- The Washington Times - Wednesday, July 18, 2001

Shootings that sometimes wounded and killed unintended victims overshadowed drug dealings in Southeast in the mid-1990s, a witness testified yesterday in the U.S. District Court trial of six men.
For instance, two Metropolitan Police Department officers were ambushed and untargeted victims in 1996, testified Damien "O-Face" Green, 24, who did not recognize and could not identify photographs of Officers Kerbin Johnson and Darren Marcus.
The officers had driven unmarked police cars into an alley in the Stanton Dwelling neighborhood on the night of June 7, 1996. Green testified that his lifelong friend and drug-dealing associate, Shelton "Wah-Luck" Marbury, ran with him into the alley to begin shooting.
"I knelt down on one knee and I opened fire on both cars," Green said, describing how "I emptied" a 17-shot 9 mm pistol in "about 10 seconds."
Green testified that he and Marbury barely had time to ditch their guns in bushes and a trash can before police arrived.
"They laid all of us down. They said police just got shot," Green testified. "Far as I knew, I was shooting at 'Tweety' and them," referring to Edgar "Tweety" Watson, who was killed a year later.
Green is the first witness to the defendants' purported activities to testify in the 10-week of trial of Marbury and five co-defendants, charged with racketeering, drug-dealing, conspiracy and involvement in 14 murders in the mid-1990s.
Tommy Edelin, 33, charged as the leader, could be sentenced to death if convicted. Co-defendants facing possible life terms without parole if convicted are Marbury, Henry "Blue" Johnson, Bryan Bostick, Marwin "Funky" Mosley, and Mr. Edelin's father, Earl "Tony" Edelin, 51.
From the witness stand, Green has identified all defendants except Bostick.
Green testified about other shootings that seemed to have no relation to drug dealings by the Stanton Dwelling Crew, Stanton Terrace Crew and the One-Five Mob. For instance, on Dec. 9, 1997, Larah Duane Henderson, 22, was wounded in a shooting and loaded into an ambulance. He was shot again and killed en route to the hospital.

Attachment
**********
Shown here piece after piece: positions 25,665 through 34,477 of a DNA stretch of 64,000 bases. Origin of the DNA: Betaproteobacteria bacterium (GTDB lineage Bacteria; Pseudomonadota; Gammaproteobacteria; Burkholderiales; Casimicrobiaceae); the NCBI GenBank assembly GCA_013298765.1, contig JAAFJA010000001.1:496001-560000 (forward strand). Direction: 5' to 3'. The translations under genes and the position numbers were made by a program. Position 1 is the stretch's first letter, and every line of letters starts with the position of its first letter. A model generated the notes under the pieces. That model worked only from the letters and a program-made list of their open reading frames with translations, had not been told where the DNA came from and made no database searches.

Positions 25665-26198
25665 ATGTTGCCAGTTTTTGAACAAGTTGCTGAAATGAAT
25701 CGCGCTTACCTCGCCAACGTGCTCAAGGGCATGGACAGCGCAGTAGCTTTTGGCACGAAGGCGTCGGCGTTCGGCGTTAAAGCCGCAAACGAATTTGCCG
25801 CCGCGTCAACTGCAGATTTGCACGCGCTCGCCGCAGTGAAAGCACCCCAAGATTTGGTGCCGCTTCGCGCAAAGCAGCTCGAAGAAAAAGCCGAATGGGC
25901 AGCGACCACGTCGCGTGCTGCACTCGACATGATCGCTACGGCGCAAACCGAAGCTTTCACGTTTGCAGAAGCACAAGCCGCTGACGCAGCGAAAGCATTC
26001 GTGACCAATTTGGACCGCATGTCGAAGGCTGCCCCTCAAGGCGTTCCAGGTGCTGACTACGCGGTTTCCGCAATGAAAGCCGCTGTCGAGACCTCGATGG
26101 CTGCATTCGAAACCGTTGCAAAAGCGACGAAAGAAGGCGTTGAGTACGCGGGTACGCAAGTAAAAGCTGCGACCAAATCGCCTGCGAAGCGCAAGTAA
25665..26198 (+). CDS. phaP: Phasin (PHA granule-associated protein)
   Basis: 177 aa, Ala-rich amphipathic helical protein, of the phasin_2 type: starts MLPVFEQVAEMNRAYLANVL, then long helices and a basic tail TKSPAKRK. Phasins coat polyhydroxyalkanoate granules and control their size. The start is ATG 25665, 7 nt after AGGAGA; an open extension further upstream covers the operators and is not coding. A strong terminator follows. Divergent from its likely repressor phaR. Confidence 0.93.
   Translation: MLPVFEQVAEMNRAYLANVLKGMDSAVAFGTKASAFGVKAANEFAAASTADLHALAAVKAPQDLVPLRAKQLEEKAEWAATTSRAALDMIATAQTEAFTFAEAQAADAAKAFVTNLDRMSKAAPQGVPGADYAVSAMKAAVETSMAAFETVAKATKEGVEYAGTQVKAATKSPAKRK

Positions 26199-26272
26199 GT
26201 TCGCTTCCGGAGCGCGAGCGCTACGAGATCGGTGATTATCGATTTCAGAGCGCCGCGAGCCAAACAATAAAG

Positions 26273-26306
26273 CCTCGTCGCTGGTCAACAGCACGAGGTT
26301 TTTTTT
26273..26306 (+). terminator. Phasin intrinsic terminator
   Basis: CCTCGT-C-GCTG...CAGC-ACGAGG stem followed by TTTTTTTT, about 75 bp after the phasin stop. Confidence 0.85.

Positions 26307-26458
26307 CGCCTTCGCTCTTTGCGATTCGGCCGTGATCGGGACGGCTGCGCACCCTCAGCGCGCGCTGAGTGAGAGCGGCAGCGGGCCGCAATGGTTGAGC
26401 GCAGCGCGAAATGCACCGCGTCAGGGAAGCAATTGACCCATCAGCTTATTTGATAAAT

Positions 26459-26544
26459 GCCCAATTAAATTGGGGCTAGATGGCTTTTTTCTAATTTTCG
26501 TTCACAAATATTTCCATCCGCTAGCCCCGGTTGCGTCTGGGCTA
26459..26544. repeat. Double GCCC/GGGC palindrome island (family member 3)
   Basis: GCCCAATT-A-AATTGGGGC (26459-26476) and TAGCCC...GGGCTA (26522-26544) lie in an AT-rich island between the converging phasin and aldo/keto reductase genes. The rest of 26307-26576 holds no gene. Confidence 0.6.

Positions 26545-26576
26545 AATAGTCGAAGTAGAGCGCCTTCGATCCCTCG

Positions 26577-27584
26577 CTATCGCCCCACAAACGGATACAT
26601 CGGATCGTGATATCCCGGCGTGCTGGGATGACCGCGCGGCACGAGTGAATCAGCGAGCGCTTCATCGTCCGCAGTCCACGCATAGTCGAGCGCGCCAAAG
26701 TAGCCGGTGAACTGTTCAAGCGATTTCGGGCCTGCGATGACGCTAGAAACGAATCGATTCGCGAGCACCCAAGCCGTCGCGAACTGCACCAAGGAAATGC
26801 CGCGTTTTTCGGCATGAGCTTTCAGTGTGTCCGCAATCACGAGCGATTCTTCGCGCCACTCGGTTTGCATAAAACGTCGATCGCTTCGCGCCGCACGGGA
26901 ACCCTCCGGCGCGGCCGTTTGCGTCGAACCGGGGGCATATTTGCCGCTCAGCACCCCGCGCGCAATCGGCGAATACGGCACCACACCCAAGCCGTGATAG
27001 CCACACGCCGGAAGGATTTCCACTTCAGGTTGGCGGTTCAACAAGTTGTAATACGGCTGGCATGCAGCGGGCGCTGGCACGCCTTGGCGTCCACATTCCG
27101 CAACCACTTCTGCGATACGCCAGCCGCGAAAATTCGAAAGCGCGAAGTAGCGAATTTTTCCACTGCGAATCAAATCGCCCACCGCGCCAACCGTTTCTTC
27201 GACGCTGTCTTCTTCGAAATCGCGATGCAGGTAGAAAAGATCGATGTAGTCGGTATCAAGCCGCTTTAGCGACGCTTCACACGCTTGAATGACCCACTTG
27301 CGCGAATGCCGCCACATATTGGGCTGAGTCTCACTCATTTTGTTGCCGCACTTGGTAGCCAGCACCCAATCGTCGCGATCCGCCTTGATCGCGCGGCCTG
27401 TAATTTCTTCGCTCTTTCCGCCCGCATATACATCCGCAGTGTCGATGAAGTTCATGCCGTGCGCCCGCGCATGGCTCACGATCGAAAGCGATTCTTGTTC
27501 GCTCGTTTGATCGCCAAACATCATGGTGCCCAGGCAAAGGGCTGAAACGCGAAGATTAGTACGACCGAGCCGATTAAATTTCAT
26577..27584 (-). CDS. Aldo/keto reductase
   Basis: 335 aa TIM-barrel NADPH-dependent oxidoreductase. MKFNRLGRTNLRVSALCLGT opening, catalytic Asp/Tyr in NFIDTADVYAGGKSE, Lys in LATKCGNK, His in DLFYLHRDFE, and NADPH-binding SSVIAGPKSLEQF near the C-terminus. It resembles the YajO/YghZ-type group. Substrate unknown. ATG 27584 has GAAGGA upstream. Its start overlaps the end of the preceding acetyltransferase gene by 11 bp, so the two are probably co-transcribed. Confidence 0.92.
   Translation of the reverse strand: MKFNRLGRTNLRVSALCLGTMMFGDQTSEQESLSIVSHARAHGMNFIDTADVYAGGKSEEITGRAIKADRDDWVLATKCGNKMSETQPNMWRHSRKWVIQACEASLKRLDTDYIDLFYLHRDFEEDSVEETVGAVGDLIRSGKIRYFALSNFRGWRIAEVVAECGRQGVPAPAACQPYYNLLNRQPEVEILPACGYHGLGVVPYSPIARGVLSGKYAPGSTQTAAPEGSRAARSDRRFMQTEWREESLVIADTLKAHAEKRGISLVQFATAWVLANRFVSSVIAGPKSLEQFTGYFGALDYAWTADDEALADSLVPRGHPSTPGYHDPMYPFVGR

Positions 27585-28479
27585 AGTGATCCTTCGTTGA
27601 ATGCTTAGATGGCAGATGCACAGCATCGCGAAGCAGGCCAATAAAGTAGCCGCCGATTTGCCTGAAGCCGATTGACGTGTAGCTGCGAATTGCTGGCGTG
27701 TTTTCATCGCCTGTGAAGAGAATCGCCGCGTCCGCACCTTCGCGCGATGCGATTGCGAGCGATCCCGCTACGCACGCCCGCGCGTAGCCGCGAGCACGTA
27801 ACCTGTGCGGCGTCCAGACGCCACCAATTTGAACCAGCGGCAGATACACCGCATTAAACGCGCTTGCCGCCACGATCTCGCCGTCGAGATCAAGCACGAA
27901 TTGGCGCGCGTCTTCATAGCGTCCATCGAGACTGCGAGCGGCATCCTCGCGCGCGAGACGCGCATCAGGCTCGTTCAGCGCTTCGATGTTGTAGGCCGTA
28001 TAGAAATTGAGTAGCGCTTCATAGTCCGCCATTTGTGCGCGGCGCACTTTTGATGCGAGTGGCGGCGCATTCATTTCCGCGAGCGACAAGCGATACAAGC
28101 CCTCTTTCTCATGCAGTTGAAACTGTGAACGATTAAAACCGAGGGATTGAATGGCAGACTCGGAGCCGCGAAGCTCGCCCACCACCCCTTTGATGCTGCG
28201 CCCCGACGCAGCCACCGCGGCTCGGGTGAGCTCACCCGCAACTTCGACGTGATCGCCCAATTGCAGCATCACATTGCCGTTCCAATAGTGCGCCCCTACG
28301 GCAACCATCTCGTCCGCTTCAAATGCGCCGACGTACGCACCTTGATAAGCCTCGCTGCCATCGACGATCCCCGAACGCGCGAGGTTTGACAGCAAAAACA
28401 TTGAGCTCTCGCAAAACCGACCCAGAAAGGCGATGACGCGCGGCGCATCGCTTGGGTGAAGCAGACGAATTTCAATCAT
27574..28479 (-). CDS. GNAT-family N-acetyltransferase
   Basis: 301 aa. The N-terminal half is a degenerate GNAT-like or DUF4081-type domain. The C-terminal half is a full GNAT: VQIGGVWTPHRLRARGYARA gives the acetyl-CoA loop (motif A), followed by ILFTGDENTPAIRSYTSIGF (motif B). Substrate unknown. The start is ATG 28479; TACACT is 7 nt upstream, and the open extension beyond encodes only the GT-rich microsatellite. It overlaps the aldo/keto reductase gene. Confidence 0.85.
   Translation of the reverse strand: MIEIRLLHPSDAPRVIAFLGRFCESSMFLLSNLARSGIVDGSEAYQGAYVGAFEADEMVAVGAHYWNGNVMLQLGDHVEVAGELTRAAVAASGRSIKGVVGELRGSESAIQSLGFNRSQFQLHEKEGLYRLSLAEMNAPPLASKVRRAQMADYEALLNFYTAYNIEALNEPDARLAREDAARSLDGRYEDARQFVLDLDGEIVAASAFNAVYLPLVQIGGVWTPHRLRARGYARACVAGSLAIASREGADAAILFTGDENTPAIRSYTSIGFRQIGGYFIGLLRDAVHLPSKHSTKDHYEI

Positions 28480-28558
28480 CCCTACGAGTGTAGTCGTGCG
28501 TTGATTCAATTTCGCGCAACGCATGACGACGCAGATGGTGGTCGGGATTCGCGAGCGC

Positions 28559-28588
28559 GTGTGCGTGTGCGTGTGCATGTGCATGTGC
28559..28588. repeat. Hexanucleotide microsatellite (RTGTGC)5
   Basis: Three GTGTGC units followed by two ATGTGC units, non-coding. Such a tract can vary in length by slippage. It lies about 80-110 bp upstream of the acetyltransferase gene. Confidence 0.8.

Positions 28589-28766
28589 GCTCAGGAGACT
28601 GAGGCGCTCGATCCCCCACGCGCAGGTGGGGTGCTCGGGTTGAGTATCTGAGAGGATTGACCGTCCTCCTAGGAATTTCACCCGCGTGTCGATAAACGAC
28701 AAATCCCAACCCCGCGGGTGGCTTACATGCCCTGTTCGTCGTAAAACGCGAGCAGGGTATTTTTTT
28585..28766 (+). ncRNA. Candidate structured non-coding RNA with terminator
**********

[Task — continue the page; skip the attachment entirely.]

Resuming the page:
Ten months later, Robert W. Byrd, 25, pleaded guilty to running up to the ambulance and firing six shots that killed Henderson and wounded a medic. Steven Terrell, 18, drove him in a getaway car, only to be shot and killed by Byrd.
"We were beefing in both neighborhoods," said Green, who hopes to get a more lenient sentence than life imprisonment in exchange for his testimony. "We had our guns" ready to go in groups into enemy territory, and for "protection."
Green described seven shooting scrapes. He said Tony Edelin, described by other witnesses as the firearms expert who gave advice on how to kill, encouraged Green to carry a gun, although police might arrest him and charge him with having an unlicensed gun. It was better to be arrested than to be unarmed when encountering their enemies, Green said.
Green corroborated the testimony last week of Anthony "Spook" Payton's mother. Two days after her son was killed May 8, 1996, Debra Payton and a daughter happened to meet Marbury while driving in the Stanton Dwelling area. Mrs. Payton testified that Marbury raised his hand as if he were holding a gun, pointed it at her, and laughed.
"We had our guns on us," Green said, but claimed the daughter had raised her index finger at them first. In addition to imitating shooting his gun, Marbury called to Mrs. Payton, "bust off," meaning he would shoot, Green testified.
Crime continued even after he was jailed. Green testified about getting marijuana to smoke, PCP and even selling the drugs to other inmates, who also dealt drugs that were smuggled into various correctional institutions, including the main D.C. prison at the Lorton Correctional Complex.
Green said he began doing PCP, smoking pot and drinking alcohol while he was in his preteen years. Questioned by Pleasant Brodnax, one of Tommy Edelin's three attorneys, Green described how the drugs sometimes affected him.
"It makes you on point," meaning overly alert, Green testified. "It makes your body numb. … You get like a big head, got glasses."
The last phrase drew laughter from jurors, spectators and attorneys even Mr. Brodnax, who turned away and doubled over in laughter. Mr. Brodnax, who seems very confident, wears glasses.

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